“With a growing population there is increasing pressure on the site from recreational use. If the growth of our communities is to be fully sustainable we need to make sure we have planned for any environmental impacts.”
Environmental advice manager Sarah Bentley said: “We have known for many years that recreation does impact on Cannock Chase and we have had conversations about recreational impact for the past 50+ years.
“The main impacts from recreation are erosion, damage to habitat, nutrient enrichment from dogs and horses, littering and biosecurity impacts.
“The car parking plan seeks to rationalise the number of car parks. There are currently an awful lot of them and it’s about better delineation of spaces, providing dog bins, improving signage, having fewer but better quality car parks, preventing parking dispersal onto sensitive areas and introducing pay and display at some locations.
“The site user plan focuses on path improvements with clear circular routes, reducing some of the informal paths that have developed over the years, improving onsite and online engagement and better signage and information.
“Overall, what these proposals are seeking to do is increase capacity at the more robust locations and to reduce pressure on the most sensitive areas, so overall more visitors can be safety accommodated.”
The meeting was told there was currently a high concentration of car parks in some of the most sensitive areas of the Chase, ranging from small laybys with space for just two vehicles to main parking areas.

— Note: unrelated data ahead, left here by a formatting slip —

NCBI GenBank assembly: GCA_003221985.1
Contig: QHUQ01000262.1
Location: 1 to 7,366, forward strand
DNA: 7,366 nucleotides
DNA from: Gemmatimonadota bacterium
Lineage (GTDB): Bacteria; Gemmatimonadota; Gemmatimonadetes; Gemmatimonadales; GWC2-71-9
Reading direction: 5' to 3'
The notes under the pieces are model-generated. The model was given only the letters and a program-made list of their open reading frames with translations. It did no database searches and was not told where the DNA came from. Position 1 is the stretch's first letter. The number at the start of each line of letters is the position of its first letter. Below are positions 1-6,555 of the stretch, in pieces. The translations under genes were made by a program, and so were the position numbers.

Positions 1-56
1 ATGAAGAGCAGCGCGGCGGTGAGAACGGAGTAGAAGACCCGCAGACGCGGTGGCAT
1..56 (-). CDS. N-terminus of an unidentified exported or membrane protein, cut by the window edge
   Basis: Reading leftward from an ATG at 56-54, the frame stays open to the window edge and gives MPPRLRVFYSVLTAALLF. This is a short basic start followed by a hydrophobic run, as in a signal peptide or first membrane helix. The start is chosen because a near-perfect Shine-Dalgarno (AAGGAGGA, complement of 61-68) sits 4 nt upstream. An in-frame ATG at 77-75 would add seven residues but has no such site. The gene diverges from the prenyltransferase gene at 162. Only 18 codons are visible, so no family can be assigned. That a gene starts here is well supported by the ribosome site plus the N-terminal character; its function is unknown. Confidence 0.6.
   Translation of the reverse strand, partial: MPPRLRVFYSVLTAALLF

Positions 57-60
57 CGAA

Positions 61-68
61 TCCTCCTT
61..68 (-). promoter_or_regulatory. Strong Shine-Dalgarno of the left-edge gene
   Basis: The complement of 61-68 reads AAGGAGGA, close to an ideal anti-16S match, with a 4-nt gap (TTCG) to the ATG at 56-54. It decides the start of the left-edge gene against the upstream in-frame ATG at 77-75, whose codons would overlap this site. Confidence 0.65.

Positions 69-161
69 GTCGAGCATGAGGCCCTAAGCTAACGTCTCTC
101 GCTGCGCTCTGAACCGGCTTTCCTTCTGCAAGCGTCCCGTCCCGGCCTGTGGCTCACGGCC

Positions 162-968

There was also a large number of paths – from formal rights of way which will be unaffected by the proposals to ‘informal’ routes and ‘desire lines’.
Ms Bentley said: “The key issue here is if you think about some of the sensitive species that occur on Cannock Chase, with all of these paths there is a kind of buffer effect because of people, dogs and horses using these routes.
“It means the functional habitat for some of those species becomes very fragmented and limited. By trying to reduce some of that spread it gives those more delicate species and habitats a bit more of a fighting chance.
“We would suggest a phased approach to this work. It’s a long term scheme this is likely to take 10-15 years to deliver at the very least.”
The car parking changes include the proposed closure of 51 of the current 124 car parking areas, which includes 33 small laybys.
Some of these in the Chase Road area will be subject to further consultation however and there will be an overall increase in parking capacity, which will be focused in less sensitive areas.
There will also be measures to prevent parking on verges, which will be put in place ahead of any closures.
A ‘modest charge rate’ has been suggested for areas where parking fees are proposed, alongside an annual permit option, and surplus funds would be invested back into the management of the site.
Blue badge holders would still be able to park for free and there will also be more than 50 areas with no charges.